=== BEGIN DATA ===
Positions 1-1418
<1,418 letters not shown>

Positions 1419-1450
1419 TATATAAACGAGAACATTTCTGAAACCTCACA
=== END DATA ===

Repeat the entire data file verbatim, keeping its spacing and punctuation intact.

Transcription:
Positions 1-1418
<1,418 letters not shown>

Positions 1419-1450
1419 TATATAAACGAGAACATTTCTGAAACCTCACA